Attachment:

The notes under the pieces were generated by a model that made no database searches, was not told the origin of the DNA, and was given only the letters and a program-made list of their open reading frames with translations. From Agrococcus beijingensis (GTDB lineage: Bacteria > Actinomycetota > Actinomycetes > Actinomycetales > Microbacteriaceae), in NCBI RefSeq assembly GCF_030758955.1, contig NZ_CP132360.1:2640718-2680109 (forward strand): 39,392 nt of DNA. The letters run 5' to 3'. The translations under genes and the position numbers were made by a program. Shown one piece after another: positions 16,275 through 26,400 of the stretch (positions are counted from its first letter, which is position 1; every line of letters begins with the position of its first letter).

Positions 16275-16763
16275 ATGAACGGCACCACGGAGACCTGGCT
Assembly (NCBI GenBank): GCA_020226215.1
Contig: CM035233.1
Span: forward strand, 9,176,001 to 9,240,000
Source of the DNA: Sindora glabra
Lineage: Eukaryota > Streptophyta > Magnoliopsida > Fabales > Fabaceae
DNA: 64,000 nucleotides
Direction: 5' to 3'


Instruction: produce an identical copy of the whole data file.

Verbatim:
The notes under the pieces were generated by a model that made no database searches, was not told the origin of the DNA, and was given only the letters and a program-made list of their open reading frames with translations. From Agrococcus beijingensis (GTDB lineage: Bacteria > Actinomycetota > Actinomycetes > Actinomycetales > Microbacteriaceae), in NCBI RefSeq assembly GCF_030758955.1, contig NZ_CP132360.1:2640718-2680109 (forward strand): 39,392 nt of DNA. The letters run 5' to 3'. The translations under genes and the position numbers were made by a program. Shown one piece after another: positions 16,275 through 26,400 of the stretch (positions are counted from its first letter, which is position 1; every line of letters begins with the position of its first letter).

Positions 16275-16763
16275 ATGAACGGCACCACGGAGACCTGGCT
Assembly (NCBI GenBank): GCA_020226215.1
Contig: CM035233.1
Span: forward strand, 9,176,001 to 9,240,000
Source of the DNA: Sindora glabra
Lineage: Eukaryota > Streptophyta > Magnoliopsida > Fabales > Fabaceae
DNA: 64,000 nucleotides
Direction: 5' to 3'